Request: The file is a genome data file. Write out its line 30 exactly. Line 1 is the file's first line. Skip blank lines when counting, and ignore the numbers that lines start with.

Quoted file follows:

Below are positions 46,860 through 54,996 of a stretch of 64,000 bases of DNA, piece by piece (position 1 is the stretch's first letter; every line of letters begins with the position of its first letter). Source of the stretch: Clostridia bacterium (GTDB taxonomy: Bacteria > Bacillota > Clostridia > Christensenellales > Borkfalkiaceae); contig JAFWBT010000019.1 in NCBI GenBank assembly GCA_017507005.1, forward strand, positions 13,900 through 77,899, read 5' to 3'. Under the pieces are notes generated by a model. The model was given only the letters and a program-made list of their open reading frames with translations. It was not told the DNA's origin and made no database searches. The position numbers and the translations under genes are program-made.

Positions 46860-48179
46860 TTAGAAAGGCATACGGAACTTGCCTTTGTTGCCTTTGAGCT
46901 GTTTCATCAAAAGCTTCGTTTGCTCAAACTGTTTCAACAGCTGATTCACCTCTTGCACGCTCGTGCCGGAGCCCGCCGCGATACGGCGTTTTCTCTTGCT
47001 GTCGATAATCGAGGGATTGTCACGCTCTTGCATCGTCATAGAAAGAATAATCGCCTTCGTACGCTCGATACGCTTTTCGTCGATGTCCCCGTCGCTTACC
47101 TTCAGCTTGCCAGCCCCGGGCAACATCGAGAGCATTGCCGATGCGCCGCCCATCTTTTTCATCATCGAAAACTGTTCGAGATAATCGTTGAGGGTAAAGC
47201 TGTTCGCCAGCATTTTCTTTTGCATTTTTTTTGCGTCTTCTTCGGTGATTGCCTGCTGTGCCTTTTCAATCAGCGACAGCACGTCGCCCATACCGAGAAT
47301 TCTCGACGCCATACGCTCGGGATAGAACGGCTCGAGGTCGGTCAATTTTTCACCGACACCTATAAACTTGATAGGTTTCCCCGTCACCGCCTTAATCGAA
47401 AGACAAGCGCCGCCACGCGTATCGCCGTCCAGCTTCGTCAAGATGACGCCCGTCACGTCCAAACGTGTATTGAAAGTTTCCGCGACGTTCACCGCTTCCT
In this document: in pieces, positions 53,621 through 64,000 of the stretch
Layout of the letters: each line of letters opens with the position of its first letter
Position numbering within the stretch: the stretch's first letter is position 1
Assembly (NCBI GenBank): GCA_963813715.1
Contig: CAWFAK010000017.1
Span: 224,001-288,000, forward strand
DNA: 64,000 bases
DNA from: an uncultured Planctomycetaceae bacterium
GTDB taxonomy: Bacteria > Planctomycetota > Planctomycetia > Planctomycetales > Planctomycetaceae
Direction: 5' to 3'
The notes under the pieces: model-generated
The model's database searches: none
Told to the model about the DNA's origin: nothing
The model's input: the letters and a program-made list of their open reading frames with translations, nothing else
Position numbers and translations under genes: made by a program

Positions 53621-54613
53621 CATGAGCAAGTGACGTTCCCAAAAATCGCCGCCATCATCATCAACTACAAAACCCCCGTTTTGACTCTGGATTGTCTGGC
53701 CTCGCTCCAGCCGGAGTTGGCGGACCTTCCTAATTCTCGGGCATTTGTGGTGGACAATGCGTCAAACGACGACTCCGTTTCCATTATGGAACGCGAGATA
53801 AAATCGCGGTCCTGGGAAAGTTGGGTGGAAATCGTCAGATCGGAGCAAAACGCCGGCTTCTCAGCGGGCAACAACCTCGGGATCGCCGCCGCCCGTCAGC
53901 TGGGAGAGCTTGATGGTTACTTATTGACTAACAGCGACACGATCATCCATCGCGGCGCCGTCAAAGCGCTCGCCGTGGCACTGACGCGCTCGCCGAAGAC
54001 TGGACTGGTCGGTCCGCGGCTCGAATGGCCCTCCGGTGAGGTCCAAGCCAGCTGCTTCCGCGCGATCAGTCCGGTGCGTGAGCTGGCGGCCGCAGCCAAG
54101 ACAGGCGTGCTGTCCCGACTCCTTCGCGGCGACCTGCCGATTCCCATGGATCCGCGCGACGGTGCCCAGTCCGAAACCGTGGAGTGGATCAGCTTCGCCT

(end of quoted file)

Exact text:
54001 TGGACTGGTCGGTCCGCGGCTCGAATGGCCCTCCGGTGAGGTCCAAGCCAGCTGCTTCCGCGCGATCAGTCCGGTGCGTGAGCTGGCGGCCGCAGCCAAG